I had quite the large backlog of posts due to a big end-of-semester deadline, and I was saving all the cell phone stories for last. Unfortunately I won’t be able to do them justice, but will just have to post and quickly summarize. Sad, right? Especially since that’s the same treatment I gave to the NYT magazine piece the other month (discussed briefly here).
Ok, let’s start with the front page of the Boston Globe on June 1. Below the fold, there was the headline “Cellphones are added to list of potential risks for cancer.” A little unclear? The quote that appears above the headline is even better: “The evidence…is strong enough to support a conclusion…that there could be some risk.” Here’s the globe story. And here’s a shot of the front page.
Next we have this AP piece that I read via the New York Times.
Classifying agents as “possibly carcinogenic” doesn’t mean they automatically cause cancer and some experts said the ruling shouldn’t change people’s cellphone habits.
“Anything is a possible carcinogen,” said Donald Berry, a professor of biostatistics at the M.D. Anderson Cancer Center at the University of Texas. He was not involved in the WHO cancer group’s assessment. “This is not something I worry about and it will not in any way change how I use my cellphone,” he said — speaking from his cellphone.
Only some experts? What the heck are people supposed to believe?
Then the NYT editorializes on the topic on June 2. They actually do an okay job, but why did they participate in fanning the hysteria in the first place? I also like the opening paragraph as a case of cycling:
Cellphone users have every right to be befuddled. Just last year, a major study in 13 countries found no clear evidence that exposure to the radiation from cellphones causes brain cancer. Yet, this week, a panel convened by the same agency, the International Agency for Research on Cancer, declared that the radiation is “possibly carcinogenic” to humans. It made this pronouncement by press release before publishing a monograph that will lay out the basis for its concerns — and will give independent scientists their first chance to evaluate this new judgment.
Next up is Globe technology columnist Hiawatha Bray, pointing readers in a June 2 piece to some ways to avoid the threat of brain tumors via cell phone use. Like, buy a headset!
Last but not least, Times “digital and pop culture” blogger Virginia Heffernan weighs in in a June 5 posting. There’s a nice piece of advice in the post, but mostly it ignores its own advice. I’m referring to this:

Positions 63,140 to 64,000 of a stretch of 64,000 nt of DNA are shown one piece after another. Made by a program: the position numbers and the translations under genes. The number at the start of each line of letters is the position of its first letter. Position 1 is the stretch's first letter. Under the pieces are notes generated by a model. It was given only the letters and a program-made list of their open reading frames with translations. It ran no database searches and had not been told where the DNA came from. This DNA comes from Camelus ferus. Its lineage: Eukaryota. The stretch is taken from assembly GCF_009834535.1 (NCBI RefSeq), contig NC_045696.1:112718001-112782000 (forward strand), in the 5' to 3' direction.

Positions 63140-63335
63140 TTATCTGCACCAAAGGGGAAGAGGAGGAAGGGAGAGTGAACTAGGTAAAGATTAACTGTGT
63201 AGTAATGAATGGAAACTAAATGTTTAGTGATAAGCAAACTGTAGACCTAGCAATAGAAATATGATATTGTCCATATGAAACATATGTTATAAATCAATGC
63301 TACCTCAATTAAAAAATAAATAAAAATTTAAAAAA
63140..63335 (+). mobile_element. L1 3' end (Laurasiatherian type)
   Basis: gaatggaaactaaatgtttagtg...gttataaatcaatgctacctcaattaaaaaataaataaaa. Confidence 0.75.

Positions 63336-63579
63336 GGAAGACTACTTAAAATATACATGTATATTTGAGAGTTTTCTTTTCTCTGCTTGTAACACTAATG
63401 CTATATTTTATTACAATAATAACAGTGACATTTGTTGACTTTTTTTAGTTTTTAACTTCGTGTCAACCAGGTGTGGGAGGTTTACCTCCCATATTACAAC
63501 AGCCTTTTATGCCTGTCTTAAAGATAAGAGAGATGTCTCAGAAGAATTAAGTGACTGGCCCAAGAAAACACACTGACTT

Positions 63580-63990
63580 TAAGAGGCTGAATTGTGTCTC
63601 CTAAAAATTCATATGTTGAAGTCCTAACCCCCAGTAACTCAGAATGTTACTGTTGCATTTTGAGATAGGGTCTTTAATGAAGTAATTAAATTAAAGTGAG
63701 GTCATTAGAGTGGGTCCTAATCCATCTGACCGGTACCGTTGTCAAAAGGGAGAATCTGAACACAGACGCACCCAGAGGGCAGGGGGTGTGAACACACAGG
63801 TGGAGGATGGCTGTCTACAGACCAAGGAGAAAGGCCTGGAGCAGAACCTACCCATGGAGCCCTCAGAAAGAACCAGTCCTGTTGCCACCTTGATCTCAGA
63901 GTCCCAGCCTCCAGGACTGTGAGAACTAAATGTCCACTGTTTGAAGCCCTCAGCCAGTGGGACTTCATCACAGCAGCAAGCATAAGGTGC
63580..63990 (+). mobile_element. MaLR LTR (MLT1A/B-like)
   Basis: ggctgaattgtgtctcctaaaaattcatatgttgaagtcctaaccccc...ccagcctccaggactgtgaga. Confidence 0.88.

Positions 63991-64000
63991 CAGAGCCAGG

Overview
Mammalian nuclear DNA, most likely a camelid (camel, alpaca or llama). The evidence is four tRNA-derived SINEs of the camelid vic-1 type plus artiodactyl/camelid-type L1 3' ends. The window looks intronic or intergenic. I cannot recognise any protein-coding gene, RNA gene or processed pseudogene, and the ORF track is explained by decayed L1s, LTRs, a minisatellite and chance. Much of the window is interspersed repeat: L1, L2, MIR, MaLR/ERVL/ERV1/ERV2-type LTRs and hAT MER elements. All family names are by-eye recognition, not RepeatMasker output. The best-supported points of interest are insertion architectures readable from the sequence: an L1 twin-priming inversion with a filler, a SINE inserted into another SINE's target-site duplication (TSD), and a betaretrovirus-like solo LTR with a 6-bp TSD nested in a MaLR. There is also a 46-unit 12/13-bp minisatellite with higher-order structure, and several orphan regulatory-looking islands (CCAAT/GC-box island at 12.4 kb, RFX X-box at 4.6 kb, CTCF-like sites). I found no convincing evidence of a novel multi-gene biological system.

Making good decisions about new data that surfaces in a rhetorical hurricane — like the data about cellphones and other technology — requires sharp critical skills. Like reading a hard poem or novel, “reading” data and commentary requires a free mind, a measure of originality and decent aesthetic judgment. Last month, John Horgan published an elegant post on Scientific American’s Web site raising questions about the efficacy of a high-fat diet in promoting weight loss. Instead of pulling magic new facts out of his data hat, in the set-piece legerdemain made famous in TED Talks and bestsellers about the brain, Mr. Horgan simply stared hard at the high-fat diet, as if at a cultural object — a poem or sofa. And then he let himself, in a brazen departure from scientific method, retch.
Ok, so it’s not all good advice. But the point about the need for sharp critical skills in a world where “new data” often “surfaces in a rhetorical hurricane” is well taken. I just think that journalists shouldn’t burden their readers with having to get a PhD in economics to make sense of the rhetorical hurricanes they throw out there. Instead, journalists should try harder to boil things down. In the end the principles of inference don’t seem that complicated, and conveying information about how a study is conducted should not be hard, since it just involves reading the research and translating it to a lay audience. (And how many sentences in this storm of coverage on the cell phone study did you see devoted to the research design?) What does seem hard is generating all the fluff.